BUSINESSWEEK ONLINE : APRIL 26, 1999 ISSUE
COVER STORY

A Double Life at Spear Leeds?
The Amex may have dragged its feet investigating Pat Schettino

Until his last day on the floor of the American Stock Exchange, in the fall of 1998, Pasquale ''Pat'' Schettino was one of the most powerful people on the Amex floor. For years, he held a key position at Spear, Leeds & Kellogg, the largest specialist firm at both the Amex and the New York Stock Exchange. On the Amex, Schettino was in charge of ''professional clearing,'' meaning that he rode herd over the 300 specialists, traders, and floor brokers who have accounts at Spear. If ''Spear Leeds is the Amex,'' as one veteran trader puts it, Schettino was Spear Leeds.

With that power came access to immensely sensitive information. For many of his final years at the Amex, Schettino was a Spear managing director and partner. And that gave him access to a trove of trading data--inside information showing Spear's positions in the hundreds of stocks and options it traded as a specialist.

Schettino's position of trust and power went well beyond his role at Spear Leeds. In 1992 and 1993, and again from 1994 through 1996, he was a ''floor official''--one of the 60 or so Amex traders and specialists who are the first line of defense in the self-regulatory system. But according to a small mountain of documentation in the files of the American Stock Exchange--none of which has been made public--Pat Schettino allegedly had intimate, first-hand knowledge of a whole range of things traders and floor brokers and specialists are not supposed to do.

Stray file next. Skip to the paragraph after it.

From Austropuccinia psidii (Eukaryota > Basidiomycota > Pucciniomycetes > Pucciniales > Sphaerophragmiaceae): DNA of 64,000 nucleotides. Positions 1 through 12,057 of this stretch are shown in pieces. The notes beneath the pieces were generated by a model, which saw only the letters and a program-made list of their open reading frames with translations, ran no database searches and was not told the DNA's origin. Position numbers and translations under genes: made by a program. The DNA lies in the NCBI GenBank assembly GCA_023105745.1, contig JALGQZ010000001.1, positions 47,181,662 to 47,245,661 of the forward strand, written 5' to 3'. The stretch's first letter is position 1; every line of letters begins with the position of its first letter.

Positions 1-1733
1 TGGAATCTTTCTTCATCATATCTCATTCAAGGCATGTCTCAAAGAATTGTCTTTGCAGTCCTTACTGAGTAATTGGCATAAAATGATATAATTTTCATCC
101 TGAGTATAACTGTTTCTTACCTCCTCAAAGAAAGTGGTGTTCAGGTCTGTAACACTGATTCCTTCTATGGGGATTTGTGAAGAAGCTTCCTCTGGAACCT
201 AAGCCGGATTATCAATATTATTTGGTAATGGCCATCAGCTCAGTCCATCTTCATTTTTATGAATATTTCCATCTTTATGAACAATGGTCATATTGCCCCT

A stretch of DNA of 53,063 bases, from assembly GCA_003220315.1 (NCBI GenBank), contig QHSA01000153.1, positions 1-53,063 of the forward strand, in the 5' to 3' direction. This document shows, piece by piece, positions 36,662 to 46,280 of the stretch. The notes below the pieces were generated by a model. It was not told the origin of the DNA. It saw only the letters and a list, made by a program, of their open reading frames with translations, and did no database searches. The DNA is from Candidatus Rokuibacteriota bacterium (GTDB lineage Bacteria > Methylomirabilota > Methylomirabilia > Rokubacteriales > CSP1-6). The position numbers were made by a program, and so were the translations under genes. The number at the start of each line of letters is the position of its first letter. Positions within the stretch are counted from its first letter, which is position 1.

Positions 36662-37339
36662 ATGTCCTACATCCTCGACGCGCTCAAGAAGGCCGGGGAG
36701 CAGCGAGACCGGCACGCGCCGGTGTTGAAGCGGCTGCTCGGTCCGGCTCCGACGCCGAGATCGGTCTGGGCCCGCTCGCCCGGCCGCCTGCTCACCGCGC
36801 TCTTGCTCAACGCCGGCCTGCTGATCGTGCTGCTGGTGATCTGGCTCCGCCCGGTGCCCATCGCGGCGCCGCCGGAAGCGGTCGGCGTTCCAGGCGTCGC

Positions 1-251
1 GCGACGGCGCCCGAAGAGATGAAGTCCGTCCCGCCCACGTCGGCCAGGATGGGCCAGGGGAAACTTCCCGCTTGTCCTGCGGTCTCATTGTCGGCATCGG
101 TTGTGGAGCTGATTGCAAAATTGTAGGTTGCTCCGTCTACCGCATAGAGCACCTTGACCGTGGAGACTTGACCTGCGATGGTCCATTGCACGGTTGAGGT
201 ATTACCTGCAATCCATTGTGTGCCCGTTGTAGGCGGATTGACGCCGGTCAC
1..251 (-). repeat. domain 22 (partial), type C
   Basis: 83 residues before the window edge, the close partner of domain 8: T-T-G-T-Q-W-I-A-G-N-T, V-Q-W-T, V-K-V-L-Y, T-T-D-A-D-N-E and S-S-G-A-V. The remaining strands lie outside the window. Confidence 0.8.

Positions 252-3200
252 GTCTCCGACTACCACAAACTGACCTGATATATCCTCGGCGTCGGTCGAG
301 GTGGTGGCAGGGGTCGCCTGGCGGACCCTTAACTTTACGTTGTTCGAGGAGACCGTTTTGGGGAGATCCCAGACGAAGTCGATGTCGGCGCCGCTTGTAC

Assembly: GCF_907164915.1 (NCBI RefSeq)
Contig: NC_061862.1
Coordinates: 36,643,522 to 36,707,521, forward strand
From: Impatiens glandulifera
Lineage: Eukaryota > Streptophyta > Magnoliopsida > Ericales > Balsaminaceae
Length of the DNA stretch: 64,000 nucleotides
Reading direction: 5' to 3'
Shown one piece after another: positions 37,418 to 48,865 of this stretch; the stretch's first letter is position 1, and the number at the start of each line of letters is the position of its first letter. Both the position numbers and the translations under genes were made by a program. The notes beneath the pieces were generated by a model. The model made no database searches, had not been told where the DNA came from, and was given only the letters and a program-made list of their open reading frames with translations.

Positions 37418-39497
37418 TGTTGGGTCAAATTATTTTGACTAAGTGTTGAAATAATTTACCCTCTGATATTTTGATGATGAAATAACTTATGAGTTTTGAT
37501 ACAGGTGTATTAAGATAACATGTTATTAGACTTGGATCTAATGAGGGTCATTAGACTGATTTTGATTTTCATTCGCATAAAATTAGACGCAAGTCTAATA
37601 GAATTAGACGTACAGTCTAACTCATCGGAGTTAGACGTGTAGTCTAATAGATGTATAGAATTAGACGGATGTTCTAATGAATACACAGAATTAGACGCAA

MAJOR TRADER? As outlined in still-unreleased Amex charges filed in November, 1996, against Schettino--charges that remain unresolved after nearly two and a half years--the 50-year-old Staten Island resident led a double life. At the same time that he was the top Spear official on the exchange floor, he allegedly violated Amex rules by having a major role at a now-defunct trading firm on the Amex floor called Bullseye Securities Inc., which cleared its trades through Spear. He allegedly hired and fired traders, ''provided investment advice and trading instruction''--and, above all, allegedly traded as if it was going out of style. As set forth in the Amex charges, this is what he did from January, 1994, to July, 1995:

-- Traded in some 130 stocks and options for Bullseye, up to 1.3 million shares a month. Among them were 40 stocks and an unspecified number of options in which Spear was the specialist, including Digital Equipment Corp. and Intel Corp. options

-- Made fictitious trades to bolster Bullseye's net capital levels

-- Opened an account at Bullseye to allow a floor broker to improperly trade for the broker's own profit

-- Made a covert loan to Bullseye, passing the money through the bank account of a friend

-- Opened an account in the name of a fictitious person

-- Made false statements in sworn testimony before an exchange official

-- Diverted money to Bullseye from two floor brokers--and allegedly altered a Spear account statement to mislead one of the brokers into thinking the money went to Spear after all.

Neither Spear, Schettino's attorney Eric R. Levine, nor the Amex would comment on the case. In his answer to the charges, Levine denied Schettino ever traded on nonpublic information. He conceded that Schettino traded for Bullseye but said it was ''for no personal gain'' and as a favor to Bullseye owner Joseph Roffler--which Roffler has emphatically denied.